MPhil/PhD Research Degrees in Music

SOAS University of London
Campus Full time Part time 3 - 6 years September 2017 United Kingdom London + 1 more

Staff and students of the Department of Music pursue research on a wide range of subjects, mainly but not exclusively focused on the music of Asia and Africa. Staff have special interests in the music of China and Central Asia (Harris), Korea (Howard), Japan, Indonesia and Thailand (Gray), India and Nepal (Widdess), the Islamic Middle East (Wright), the Jewish world (Wood), West Africa and Cuba (Durán) and South and East Africa (Impey). But research is not limited to these areas: projects have been undertaken on American jazz, and on Caribbean, Mediterranean and Eastern European music, for example. [+]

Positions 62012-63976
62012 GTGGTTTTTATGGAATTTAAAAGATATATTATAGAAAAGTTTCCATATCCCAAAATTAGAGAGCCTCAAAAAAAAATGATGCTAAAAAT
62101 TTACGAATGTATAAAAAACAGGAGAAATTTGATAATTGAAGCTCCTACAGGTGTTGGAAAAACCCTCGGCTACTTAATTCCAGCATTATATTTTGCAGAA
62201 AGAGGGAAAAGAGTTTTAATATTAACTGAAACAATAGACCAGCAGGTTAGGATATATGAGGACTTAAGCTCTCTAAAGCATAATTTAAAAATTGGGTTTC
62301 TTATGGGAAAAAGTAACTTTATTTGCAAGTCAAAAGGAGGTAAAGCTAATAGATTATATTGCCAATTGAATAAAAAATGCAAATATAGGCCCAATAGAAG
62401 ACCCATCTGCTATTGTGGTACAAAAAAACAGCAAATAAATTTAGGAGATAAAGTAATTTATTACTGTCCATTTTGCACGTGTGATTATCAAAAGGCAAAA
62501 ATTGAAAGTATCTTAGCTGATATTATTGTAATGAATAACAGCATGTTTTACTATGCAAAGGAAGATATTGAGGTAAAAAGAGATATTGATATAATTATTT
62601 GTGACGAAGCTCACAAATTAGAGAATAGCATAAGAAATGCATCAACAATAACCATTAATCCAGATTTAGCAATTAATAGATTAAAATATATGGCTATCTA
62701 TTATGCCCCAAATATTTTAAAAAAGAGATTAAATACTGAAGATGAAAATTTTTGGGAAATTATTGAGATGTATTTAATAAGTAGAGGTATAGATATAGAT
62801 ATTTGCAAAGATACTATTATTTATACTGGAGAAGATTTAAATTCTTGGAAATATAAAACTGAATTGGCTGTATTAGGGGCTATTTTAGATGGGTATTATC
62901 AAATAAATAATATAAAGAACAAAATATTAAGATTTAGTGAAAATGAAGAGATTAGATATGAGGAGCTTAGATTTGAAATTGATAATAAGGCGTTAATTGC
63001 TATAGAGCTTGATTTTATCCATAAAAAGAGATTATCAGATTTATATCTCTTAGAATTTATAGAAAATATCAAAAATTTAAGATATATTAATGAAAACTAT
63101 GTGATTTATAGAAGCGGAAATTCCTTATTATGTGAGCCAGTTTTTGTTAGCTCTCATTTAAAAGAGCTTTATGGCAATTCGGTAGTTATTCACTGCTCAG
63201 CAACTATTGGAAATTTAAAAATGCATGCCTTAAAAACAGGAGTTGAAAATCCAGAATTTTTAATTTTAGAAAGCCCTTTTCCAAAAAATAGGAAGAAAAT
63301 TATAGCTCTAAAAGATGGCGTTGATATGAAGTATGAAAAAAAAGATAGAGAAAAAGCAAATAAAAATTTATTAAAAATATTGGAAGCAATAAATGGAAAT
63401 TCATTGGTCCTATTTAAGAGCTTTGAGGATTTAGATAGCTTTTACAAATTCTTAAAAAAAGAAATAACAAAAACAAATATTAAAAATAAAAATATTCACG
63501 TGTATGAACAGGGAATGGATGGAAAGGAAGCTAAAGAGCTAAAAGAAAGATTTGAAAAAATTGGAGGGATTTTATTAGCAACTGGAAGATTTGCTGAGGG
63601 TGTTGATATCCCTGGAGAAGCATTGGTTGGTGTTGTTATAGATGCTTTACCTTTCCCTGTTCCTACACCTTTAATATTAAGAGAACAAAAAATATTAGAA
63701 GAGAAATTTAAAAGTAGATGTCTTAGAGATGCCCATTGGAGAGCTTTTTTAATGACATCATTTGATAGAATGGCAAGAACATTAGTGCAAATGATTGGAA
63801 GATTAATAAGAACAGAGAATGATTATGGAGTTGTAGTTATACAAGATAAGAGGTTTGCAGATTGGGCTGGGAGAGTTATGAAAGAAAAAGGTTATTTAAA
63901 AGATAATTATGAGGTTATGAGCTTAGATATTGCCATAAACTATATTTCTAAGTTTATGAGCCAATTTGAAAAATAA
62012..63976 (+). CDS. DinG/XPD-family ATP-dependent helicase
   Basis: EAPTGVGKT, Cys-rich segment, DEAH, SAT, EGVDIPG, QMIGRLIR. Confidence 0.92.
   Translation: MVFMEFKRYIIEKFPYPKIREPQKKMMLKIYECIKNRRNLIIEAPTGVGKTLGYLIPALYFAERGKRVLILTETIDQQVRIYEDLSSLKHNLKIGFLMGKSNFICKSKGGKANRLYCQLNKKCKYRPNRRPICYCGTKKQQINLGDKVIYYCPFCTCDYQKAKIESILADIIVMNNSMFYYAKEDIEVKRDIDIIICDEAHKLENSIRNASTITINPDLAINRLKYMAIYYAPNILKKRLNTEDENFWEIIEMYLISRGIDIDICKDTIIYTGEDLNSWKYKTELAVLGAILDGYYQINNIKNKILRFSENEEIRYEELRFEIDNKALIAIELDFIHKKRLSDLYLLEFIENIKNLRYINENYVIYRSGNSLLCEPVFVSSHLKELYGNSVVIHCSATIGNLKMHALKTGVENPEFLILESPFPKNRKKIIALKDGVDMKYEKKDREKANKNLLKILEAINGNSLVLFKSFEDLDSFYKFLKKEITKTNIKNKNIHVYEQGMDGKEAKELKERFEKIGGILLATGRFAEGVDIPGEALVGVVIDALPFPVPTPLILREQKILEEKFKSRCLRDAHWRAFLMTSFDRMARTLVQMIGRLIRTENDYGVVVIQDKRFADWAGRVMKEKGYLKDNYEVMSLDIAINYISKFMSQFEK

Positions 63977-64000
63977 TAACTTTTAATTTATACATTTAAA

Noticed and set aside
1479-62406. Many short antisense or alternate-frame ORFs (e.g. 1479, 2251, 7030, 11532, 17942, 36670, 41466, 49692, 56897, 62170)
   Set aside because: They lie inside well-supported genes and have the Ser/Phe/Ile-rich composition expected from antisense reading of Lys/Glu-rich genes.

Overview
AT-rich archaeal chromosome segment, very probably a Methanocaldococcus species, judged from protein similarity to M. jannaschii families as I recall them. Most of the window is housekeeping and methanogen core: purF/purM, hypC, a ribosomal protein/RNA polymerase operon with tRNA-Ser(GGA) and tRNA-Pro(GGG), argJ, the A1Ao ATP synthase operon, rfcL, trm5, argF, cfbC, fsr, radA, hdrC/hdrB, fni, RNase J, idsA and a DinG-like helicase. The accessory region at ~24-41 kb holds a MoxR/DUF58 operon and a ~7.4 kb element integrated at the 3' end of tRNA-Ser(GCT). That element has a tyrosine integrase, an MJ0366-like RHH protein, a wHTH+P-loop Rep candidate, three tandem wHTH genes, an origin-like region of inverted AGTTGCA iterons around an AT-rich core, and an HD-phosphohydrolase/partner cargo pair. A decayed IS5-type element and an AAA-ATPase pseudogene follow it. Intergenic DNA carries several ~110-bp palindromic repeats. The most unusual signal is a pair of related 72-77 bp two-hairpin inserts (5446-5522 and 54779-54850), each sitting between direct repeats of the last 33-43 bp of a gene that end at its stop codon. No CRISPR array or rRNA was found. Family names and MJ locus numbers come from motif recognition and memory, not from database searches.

Research Degrees in Music Subjects of research Staff and students of the Department of Music pursue research on a wide range of subjects, mainly but not exclusively focused on the music of Asia and Africa. Staff have special interests in the music of China and Central Asia (Harris), Korea (Howard), Japan, Indonesia and Thailand (Gray), India and Nepal (Widdess), the Islamic Middle East (Wright), the Jewish world (Wood), West Africa and Cuba (Durán) and South and East Africa (Impey). But research is not limited to these areas: projects have been undertaken on American jazz, and on Caribbean, Mediterranean and Eastern European music, for example. Staff often have research interests in issues that cross regional boundaries; see the Department Staff page for a summary of their interests, and select the name of a lecturer for further details of their individual research specialisms and activities. Whatever its regional origin, music is studied as a cultural phenomenon, and also from analytical and historical perspectives. Instrumental and vocal, sacred and secular, art and popular, traditional and modern musical forms are all of equal interest. Research methods employed include fieldwork, interview, archive research, recording and filming, performance, transcription and analysis, and composition. Entry requirements Postgraduate students of the Department come from a wide variety of backgrounds in the UK and from overseas. Most are performers of music as well as researchers; applicants are evaluated individually on the basis of their background and academic achievements. Applicants should normally possess a Master’s degree, or equivalent, in Music, Ethnomusicology or other relevant discipline. Applicants who are accomplished performers or teachers, or who work in the music industry, may have alternative qualifications, and are encouraged to apply. Research training and coursework All research students are required to follow a course of research training held in the department in their first year. In addition they may be required to take one or more postgraduate courses, such as the MMus core course Ethnomusicology in Practice, and/or a language course, depending on their prior qualifications and the requirements of their research project. They are also expected to attend department research seminars; and they may be recommended to attend research training workshops elsewhere in SOAS, or in institutions such as the Institute for Musical Research (http://music.sas.ac.uk/training). See “Structure” for more information about the place of research training in the structure of the programme. Supervision Each research student is allocated a Supervisory Committee, comprising the First Supervisor, who will be primarily responsible for guiding the student’s research; the Second Supervisor, who is available for periodic consultation; and the Third Supervisor, normally the Research Tutor. The Committee as a group periodically assess the student’s progress (see Structure). Research students are welcome to consult any members of the Department of Music about their research. Where the project is inter-disciplinary, the Second Supervisor can be a member of another department. Funding For links to available sources of funding for research see: http://www.soas.ac.uk/registry/scholarships/ Students from outside the UK may be eligible for financial support from their country of origin. Residence requirements MPhil/PhD students are required to be resident in London, with the following exceptions: In Year 2, you may spend up to 12 months overseas on fieldwork. In Year 4, you may apply for permission to work away from SOAS (this does not affect your fees). Part-present or Distance Learning research degrees are not currently available. How to apply If the subject you are thinking of researching coincides with the research interests of one or more members of academic staff, you are welcome to contact them to discuss your project before applying. If you are not sure how your projects fits in with the department’s subject coverage, or if you have any other question about the department or the research programme in general, you may contact the Research Tutor. When you are ready to apply, please do so online at https://app.hobsons.co.uk/AYApplicantLogin/fl_ApplicantLogin.asp?id=soas In considering your application, the Registry will advise the department as to whether your academic qualifications meet the normal requirements for MPhil/PhD at SOAS, and whether you meet English language requirements. The Department will consider your background and experience more generally, your research proposal, and your references. We will pay particular attention to the questions: is your project one that can reasonably be completed within 4 years (or part time equivalent), taking into account any difficulties there may be in working in particular parts of the world; do you have the appropriate subject knowledge and skills, or can these be provided at SOAS as part of your research training (you may be recommended to take a Master’s degree first before commencing research); do you communicate effectively in written English; do your referees confirm that you have the ability to carry out this research; can the Department provide appropriate supervision? Please ask your referees to note the questions on the reference form and respond to them as far as possible in their reference. Your referees should have personal knowledge of your academic and/or musical (performance, composition etc.) work. 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MPhil/PhD Research Degrees in Japanese and Korean Studies